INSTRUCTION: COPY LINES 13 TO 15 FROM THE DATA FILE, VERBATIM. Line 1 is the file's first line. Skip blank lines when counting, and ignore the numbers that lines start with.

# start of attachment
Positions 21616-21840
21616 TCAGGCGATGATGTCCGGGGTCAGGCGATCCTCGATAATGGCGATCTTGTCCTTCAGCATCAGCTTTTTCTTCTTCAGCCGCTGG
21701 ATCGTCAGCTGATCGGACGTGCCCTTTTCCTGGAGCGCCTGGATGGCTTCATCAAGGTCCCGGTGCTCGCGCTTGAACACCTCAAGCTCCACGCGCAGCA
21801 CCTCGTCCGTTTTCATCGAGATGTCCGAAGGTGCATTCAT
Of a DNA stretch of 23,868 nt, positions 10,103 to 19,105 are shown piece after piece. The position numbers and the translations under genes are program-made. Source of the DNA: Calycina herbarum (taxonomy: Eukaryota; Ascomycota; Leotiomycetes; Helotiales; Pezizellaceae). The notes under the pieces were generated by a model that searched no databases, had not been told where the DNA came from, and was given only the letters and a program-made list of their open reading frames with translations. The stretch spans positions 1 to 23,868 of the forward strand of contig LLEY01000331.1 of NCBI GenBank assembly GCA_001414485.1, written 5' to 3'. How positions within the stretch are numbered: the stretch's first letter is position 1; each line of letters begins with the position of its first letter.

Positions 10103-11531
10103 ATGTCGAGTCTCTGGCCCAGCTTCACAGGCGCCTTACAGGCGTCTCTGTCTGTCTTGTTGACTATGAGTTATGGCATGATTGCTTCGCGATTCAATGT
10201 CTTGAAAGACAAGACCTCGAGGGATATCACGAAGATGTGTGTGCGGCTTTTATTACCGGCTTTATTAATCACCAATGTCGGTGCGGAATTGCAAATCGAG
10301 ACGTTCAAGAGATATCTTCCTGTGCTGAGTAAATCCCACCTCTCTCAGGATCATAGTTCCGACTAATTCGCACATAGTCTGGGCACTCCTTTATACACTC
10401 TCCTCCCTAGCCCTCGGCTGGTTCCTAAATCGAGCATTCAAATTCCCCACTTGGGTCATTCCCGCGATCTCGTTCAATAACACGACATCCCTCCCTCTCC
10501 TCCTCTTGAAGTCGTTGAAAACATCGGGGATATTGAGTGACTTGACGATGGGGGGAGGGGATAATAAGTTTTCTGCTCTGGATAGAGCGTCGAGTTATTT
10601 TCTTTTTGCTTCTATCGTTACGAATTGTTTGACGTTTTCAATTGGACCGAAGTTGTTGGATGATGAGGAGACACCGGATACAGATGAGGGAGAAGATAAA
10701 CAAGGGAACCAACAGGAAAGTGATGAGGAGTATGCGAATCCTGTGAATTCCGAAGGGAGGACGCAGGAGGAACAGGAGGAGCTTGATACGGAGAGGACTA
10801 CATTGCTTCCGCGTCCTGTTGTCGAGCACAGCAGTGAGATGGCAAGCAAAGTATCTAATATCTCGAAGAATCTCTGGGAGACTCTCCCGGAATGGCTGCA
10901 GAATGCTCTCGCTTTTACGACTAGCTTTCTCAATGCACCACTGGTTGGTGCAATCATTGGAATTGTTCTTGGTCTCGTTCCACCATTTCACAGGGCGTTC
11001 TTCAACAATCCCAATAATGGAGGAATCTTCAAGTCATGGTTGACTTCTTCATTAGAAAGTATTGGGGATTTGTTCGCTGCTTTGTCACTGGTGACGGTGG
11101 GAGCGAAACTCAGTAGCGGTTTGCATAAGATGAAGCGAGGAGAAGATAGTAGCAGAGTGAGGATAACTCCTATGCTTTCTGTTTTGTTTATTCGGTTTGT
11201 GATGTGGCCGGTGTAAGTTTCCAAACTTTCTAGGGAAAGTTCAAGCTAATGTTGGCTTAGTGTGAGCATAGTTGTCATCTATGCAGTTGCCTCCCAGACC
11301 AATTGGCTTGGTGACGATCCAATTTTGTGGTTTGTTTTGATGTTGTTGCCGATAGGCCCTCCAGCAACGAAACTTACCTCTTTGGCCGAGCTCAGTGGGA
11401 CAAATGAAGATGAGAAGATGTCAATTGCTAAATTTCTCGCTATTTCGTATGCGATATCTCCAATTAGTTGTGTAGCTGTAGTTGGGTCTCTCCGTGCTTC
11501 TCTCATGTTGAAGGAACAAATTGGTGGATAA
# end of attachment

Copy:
10701 CAAGGGAACCAACAGGAAAGTGATGAGGAGTATGCGAATCCTGTGAATTCCGAAGGGAGGACGCAGGAGGAACAGGAGGAGCTTGATACGGAGAGGACTA
10801 CATTGCTTCCGCGTCCTGTTGTCGAGCACAGCAGTGAGATGGCAAGCAAAGTATCTAATATCTCGAAGAATCTCTGGGAGACTCTCCCGGAATGGCTGCA
10901 GAATGCTCTCGCTTTTACGACTAGCTTTCTCAATGCACCACTGGTTGGTGCAATCATTGGAATTGTTCTTGGTCTCGTTCCACCATTTCACAGGGCGTTC